Last time we looked at general advice for comparison of texts. This blog will look at comparison in more detail by breaking down the steps further.
Before doing this, it’s helpful to pause for a minute and consider the difference between comparing for GCSE English language (current specs: non-fiction; new specs: a combo of ‘literary’ fiction extracts and non-fiction from across the centuries) and GCSE English literature exams (current specs: comparison of poems; new specs: comparison of poems including unseen poetry). Why does this matter? Well, there’s a big difference between comparing something that you have only just read and something that you’ve been studying for up to two years. All teachers worth their Maldon sea salt, advertise the fact that it’s a good idea to plan your comparisons in advance of a lit exam but I’m not sure they always show explicitly how to do this. (I’ll return to this in my next installment).
However, in lang exams- for example the notorious AQA Q4 on the current spec – you are obviously not going to be able to this in advance, but there are still ways to teach the comparison skill that help avoid shoddy linkage.
For the purpose of this blog, let’s start with the unseen stuff on language papers. I said last time that comparing themes/feelings/effect on reader is the most effective way to compare. On Q4 lang pupils will need to pick out say three quotes from each text, preferably with juicy language features. This is usually not too much of a hardship. The problems begin when you ask pupils to now plan out their comparisons. At this stage they often complain that they can’t find two that ‘go together’, let alone enough for three meaningful links. This is usually because they are, in my opinion, planning the wrong way round. Or at least the most difficult way round. What pupils need to do it this:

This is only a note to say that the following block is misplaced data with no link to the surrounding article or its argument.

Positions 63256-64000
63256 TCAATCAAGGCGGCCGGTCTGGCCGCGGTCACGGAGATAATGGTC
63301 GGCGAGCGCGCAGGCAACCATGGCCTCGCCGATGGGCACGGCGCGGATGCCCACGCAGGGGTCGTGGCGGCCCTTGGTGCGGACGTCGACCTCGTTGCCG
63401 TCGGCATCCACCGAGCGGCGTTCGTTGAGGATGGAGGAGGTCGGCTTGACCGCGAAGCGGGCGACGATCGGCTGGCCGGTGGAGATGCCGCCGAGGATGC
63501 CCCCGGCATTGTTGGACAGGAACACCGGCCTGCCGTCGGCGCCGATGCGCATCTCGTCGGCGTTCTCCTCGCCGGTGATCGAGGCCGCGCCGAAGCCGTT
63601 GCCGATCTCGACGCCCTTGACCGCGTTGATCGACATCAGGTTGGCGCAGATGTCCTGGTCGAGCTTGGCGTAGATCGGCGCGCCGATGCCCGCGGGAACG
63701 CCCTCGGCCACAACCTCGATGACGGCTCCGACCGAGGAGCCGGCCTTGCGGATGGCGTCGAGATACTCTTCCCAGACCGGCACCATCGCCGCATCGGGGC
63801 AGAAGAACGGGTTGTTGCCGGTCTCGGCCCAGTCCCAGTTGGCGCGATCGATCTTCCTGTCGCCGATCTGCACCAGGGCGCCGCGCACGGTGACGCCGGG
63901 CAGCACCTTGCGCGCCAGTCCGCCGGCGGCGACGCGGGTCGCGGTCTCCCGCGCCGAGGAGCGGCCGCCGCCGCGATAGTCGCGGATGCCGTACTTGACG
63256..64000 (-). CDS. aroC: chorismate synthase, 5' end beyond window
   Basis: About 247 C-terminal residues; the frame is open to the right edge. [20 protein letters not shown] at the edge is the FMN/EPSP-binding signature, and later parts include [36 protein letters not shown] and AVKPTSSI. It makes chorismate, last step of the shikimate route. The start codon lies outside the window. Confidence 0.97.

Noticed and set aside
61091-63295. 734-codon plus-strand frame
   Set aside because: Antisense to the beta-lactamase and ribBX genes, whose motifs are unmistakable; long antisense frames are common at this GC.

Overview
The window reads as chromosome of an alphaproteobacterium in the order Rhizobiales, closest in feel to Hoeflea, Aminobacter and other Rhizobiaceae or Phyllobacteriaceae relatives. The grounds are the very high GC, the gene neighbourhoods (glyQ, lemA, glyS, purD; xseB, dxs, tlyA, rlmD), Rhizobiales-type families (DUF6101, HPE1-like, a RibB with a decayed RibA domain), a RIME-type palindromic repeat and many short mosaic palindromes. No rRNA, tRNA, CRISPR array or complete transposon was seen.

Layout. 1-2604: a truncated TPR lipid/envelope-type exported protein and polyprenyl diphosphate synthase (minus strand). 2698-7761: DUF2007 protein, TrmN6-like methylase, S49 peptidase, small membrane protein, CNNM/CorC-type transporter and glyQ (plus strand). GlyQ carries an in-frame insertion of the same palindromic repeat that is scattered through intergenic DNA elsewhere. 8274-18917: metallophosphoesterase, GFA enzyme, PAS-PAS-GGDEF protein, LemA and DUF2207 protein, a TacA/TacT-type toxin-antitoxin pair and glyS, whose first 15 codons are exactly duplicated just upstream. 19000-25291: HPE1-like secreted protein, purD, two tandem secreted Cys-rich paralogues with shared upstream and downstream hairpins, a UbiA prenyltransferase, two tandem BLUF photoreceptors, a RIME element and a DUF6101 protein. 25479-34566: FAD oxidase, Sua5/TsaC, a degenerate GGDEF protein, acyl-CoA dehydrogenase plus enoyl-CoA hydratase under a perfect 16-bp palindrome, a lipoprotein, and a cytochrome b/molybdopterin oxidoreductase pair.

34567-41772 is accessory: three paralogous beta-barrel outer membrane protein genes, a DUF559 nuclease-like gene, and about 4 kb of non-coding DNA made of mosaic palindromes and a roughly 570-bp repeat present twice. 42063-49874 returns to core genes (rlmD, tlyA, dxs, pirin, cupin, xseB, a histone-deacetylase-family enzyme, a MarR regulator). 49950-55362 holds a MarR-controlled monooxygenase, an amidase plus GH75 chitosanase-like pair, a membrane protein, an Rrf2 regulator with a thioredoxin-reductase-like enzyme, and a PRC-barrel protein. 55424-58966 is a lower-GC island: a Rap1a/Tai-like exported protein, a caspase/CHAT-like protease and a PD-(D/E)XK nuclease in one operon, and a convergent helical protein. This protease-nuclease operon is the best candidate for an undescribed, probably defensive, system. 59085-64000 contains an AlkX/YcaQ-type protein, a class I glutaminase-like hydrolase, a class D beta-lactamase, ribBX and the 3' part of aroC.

- Start with two quotes (one from each source) that contains interesting language features and notable key words. Ones that they feel confident analysing.
- Annotate quote 1 briefly (while they are reading the text for the first time ideally), picking out the language feature/key words/word class/sentence form/synonyms or connotations for the key words.
- Make sure they include the all important effect(s) on the reader.
- Repeat for quote 2.
- Only then do they try and find the links: namely, the effect on the reader (or themes or feelings if they struggle with this). Simply put – is the effect different or similar. Hey presto, you’ve got yourself a comparison.
- Write up the PEA 1/PEA 2/ Compare.
- Repeat for quotes 3 and 4. Then write up. Then do quotes 5 and 6. Then write up. Finished.
The annotations will look something like this:
Doing it this way has the following advantages over trying to spot a general link between the texts and then looking for quotes to support:
- You get to write about the quotes that you like. The ones that have the best language and, crucially, the ones you understand.
- It forces you to focus on effect on reader, which is a key skill for language anaylsis as well.
- You generally make meaningful comparisons (it avoids banal offerings such as ‘this uses a metaphor, this also uses a metaphor’ or ‘Source 1 is positive but Source 3 is negative).
- It helps you spot opportunities for developed comparisons, like in my example above. Pupils who can reflect on similarities and differences within the same comparison are likely to move into the highest mark band.
- You compare as you go, throughout the answer, allowing greater opportunity for comparison marks and avoiding forgetting it at the end. After all, this method makes it a central part of your planning.
- You can compare anything with anything (I call this “apples and oranges” rather than trying to find another citrus fruit). Remember to continually emphasise that contrasts are just as valid as similarities; pupils need to get away from the idea of stuff ‘going together’.
I’ll return to planning comparisons for literature exams soon (with a bit of context thrown in too).
Thanks for reading,